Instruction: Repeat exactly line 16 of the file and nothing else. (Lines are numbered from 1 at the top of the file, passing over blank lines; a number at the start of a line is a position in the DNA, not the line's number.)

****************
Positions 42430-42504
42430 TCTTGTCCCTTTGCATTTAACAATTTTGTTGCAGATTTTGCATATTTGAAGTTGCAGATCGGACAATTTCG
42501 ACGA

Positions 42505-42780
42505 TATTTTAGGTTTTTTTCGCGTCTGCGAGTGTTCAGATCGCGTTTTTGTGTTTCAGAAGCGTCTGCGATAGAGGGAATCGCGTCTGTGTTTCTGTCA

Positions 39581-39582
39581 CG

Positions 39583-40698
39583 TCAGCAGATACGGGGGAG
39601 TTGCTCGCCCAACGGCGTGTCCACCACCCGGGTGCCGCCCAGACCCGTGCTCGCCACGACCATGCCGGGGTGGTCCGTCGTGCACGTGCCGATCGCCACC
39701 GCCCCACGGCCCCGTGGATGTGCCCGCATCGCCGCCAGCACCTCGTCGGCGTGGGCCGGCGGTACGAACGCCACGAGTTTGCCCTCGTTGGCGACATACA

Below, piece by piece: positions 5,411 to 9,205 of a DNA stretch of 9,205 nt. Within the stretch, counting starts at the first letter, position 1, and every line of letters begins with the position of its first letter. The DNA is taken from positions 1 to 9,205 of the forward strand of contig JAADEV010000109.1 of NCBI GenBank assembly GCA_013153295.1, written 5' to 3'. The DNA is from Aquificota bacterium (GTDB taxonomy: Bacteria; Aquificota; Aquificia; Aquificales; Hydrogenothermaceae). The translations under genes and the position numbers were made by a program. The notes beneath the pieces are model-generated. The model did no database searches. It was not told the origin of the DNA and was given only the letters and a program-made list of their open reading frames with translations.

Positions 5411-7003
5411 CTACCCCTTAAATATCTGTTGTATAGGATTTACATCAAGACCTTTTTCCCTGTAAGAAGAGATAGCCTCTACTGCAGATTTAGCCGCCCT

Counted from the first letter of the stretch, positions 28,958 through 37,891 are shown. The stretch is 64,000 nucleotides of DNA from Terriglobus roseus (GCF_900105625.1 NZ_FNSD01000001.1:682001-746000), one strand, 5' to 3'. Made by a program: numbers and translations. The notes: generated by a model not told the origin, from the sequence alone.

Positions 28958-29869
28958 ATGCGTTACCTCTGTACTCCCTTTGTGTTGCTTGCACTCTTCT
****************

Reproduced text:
Positions 28958-29869